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« Liam Fox makes some progress but it's still David Davis' race to lose | Main | Telegraph backs electoral college for choosing Conservative leader »



The more I hear of Cameron's good qualities, the more fervently I hope for DD to win. Never having met Cameron myself, I cannot doubt what others say - that he is decent and courteous, two very important qualities. They serve him so well in masking the real problem: that his group is a vacuous, self-regarding clique of urban posers who will make the Conservative Party socially acceptable yet still doomed to electoral failure.

All the little arguments of the last few days mustn't obscure the central issue: we need DD's grit and determination, his ability to turn the Conservatives into the champion of the ordinary guy.


Don't forget - it was Cameron and Whetstone, Vaizey and Gove, who were the tight little team around Howard's disastrous election strategy, his speeches, his appearances - a sour campaign that saw its final twisted hurrah in Cheadle.

It is to strengthen Cameron and Whetstone, Vaizey, Gove and their ilk that Howard is taking the leadership selection from the members and back to the Westminster insider. (Yes, I know Gove has now opposed it, but I have the disctinct feeling tactical. I'm prepared to accept that it might be unfair of me to suggest it.)

Steven Patrick

I'd rather be surrounded by Vaizey, Gove and Osborne than Conway and Forth.

Did David Davis make it to Cheadle David Cameron and Liam Fox made the effort

Jack Stone

Matthew Parris is one of this countrys best political columinists and Conservative commentators. His views about David Cameron are in my opinion well judged and I am sure they will bring yet more people over to the Cameron camp.
It says a lot about the quality of David Cameron that he is attracting most of the party`s strongest and best thinkers.


Yes, I think I'd rather be surrounded by them too. That's really what I'm saying - these are pleasant chaps. Just wrong.

Wat Tyler

Yes, Parris is almost always an excellent read. Well informed, thoughtful, entertaining, and a great turn of phrase.

But one of his charms is that he sometimes gets a bit...I don't know, a bit dreamy. Like that time a few years ago when he announced he'd found out modern shampoos were destroying his scalp's ozone layer (or something), so he'd given up washing his hair. Rivetting stuff, and I've often wondered if he kept it up.

I love his candour, and here he's honest enough to admit that his reasons for preferring Cameron are 'wispy'.

Fair enough. But then, I didn't give up shampooing my hair either.

Steven Patrick

Didn't David Davis come cross as completely absurb in that Daily Telegraph article. Most bizzare.


Why do you think he came over as absurd, Steven? I thought it was a perfectly straightforward interview.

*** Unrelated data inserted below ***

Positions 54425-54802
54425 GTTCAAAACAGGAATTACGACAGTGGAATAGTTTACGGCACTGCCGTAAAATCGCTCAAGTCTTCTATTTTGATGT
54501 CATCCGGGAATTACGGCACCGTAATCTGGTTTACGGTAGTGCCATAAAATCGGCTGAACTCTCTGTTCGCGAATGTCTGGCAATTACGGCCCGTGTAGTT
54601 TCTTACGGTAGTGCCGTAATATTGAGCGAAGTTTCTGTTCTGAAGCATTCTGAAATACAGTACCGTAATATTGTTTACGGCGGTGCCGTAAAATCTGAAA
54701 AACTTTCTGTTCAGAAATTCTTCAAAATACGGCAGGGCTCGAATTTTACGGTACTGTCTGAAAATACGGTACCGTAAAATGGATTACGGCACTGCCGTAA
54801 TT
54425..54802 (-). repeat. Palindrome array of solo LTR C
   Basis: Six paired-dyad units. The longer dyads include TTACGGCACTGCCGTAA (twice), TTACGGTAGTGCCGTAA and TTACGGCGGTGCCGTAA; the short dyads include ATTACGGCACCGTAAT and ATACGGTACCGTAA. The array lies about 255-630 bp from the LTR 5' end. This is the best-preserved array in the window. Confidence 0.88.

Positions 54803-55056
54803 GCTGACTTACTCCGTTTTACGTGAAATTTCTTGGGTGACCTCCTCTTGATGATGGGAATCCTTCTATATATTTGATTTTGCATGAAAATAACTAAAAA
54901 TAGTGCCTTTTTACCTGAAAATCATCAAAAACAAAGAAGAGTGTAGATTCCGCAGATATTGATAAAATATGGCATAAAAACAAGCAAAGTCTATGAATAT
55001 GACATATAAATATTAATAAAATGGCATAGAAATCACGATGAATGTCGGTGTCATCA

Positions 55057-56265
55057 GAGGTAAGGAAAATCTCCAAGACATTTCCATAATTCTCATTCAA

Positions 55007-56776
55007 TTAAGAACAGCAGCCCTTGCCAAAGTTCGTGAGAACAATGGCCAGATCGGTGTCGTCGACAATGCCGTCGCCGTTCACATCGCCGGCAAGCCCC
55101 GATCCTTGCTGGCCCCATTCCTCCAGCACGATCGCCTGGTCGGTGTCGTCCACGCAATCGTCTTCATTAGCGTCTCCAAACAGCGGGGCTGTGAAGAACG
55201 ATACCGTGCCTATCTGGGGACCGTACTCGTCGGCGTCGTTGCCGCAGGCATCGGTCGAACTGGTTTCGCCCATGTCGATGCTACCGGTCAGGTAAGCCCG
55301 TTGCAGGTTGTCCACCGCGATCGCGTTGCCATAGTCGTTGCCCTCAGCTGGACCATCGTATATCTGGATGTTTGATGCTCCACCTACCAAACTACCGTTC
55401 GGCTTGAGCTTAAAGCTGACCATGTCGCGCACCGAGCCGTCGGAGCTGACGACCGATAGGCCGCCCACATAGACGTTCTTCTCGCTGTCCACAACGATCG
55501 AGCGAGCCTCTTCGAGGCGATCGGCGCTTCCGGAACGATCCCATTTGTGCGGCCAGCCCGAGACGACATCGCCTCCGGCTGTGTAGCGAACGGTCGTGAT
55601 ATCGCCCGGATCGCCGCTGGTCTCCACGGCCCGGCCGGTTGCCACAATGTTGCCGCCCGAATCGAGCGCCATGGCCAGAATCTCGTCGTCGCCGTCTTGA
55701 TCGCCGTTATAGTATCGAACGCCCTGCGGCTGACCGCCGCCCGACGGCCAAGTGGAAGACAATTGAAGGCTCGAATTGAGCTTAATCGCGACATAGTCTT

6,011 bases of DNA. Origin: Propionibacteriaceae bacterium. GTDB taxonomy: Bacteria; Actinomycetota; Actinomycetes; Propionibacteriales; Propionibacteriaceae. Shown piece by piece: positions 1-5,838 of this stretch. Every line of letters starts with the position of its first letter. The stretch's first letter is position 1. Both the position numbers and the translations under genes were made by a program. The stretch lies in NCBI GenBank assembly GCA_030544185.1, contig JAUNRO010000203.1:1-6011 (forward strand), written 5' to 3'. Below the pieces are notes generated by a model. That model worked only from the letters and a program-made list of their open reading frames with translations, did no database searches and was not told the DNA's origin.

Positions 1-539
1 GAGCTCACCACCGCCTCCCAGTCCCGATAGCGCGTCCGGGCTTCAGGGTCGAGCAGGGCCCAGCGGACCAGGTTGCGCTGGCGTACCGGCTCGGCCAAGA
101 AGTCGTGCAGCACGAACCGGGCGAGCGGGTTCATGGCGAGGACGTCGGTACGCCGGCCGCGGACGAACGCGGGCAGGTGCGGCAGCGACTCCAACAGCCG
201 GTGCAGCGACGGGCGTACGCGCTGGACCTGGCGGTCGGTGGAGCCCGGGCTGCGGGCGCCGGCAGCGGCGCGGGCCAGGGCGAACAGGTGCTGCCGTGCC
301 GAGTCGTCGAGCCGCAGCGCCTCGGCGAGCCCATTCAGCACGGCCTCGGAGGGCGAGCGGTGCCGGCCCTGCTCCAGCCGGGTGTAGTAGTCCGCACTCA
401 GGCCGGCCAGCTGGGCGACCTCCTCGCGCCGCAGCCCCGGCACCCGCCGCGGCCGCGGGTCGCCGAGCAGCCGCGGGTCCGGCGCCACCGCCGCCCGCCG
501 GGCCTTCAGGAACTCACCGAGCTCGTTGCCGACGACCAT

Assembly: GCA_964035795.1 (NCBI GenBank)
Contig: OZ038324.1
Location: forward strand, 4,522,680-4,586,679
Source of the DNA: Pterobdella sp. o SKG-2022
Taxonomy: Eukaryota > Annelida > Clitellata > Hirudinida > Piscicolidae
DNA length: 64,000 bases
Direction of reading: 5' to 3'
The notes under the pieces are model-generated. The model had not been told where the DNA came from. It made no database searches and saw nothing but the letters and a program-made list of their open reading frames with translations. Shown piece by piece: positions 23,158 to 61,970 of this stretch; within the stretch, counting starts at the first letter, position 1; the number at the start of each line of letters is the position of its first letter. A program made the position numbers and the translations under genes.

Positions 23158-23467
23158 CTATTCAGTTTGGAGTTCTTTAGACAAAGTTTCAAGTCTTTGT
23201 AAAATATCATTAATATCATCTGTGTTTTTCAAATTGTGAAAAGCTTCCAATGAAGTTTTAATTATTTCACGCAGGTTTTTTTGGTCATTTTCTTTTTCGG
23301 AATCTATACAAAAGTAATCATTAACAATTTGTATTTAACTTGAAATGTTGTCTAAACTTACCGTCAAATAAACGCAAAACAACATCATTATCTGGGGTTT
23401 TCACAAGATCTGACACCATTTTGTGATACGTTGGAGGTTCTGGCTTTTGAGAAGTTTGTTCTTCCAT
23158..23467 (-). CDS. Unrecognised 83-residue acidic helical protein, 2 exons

Steven Patrick

I dunno, he comes across to me as totally some sort of Alan Partridge or David Brent parody figure. Actually I could see Alan Partridge being a member of the Territorial SAS.

“I'm very forthright with people and that can be a vice. If I think I'm right, I'll argue the case very hard, whomever I'm arguing with. "That isn't always comfortable. But the Roman emperors always had somebody behind them whispering in their ear, 'You're only mortal.' "

“I make all the important decisions about World War Three, she makes the unimportant ones about where we're going to live”

"I pick very spiky friends - Alan Clark, Alastair Campbell, Derek Conway," he says. "They're completely unswerving in telling me [when] I'm useless. I like people who are really quite tough."

"It doesn't stack up, but maybe it's a compliment," he says. "I've made my way to what I do now from a reasonably lowly background and didn't break a sweat. Fantastic."


James Hellyer

Oh look! A newspaper telling us it's between Cameron and Davis! And it's the Times!

After this week's meeting of socially conservative MPs, a retread of the 1922 vote in the offing, and months to go, I think I'll take that with rather more than a pinch of salt.

Despite what Parris implies, by only talking about two candidates, it's clear neither of his two picks has decisively broken away from the pack.

In any case, I'd rather not have the press make the choice for me!

John T

As a supporter of Davis, I didn't like his telegraph interview - he appeared too confident and a little strange.

I'd like to know more about Cameron's opinions, besides more support of Blair's policies what does he actually want to do if he forms a government.

Tory Reaction

I've already made this point over at the Davis fansite, before the person Who is NOT Iain Dale, censored a few of my posts*, but ....... it's all shaping up to be 2001 over again. The press had told us who's going to win, and a b*llsh*tt*ng candidate has done likewise. But this time again, neither the "Portillo" [DD], nor the "Clarke" [Cameron - loved by the left wing press ie The Times, BBC etc], is going to win.

Let's just hope that Fox is rather more able than Duncan Smith was. He certainly seems to be running as duff a campaign as Duncan Smith did. So the total coincidence thus far is Spooky.

*I think the specific post that most got NOT Iain Dale's goat was when I pointed out, sadly, the attitude of the lobby to Iain Dale, which is that he's a gossipy figure of fun. He's also *much* closer to the opinions of the Mods than he is to the sort of stuff Davis currently claims to stand for.

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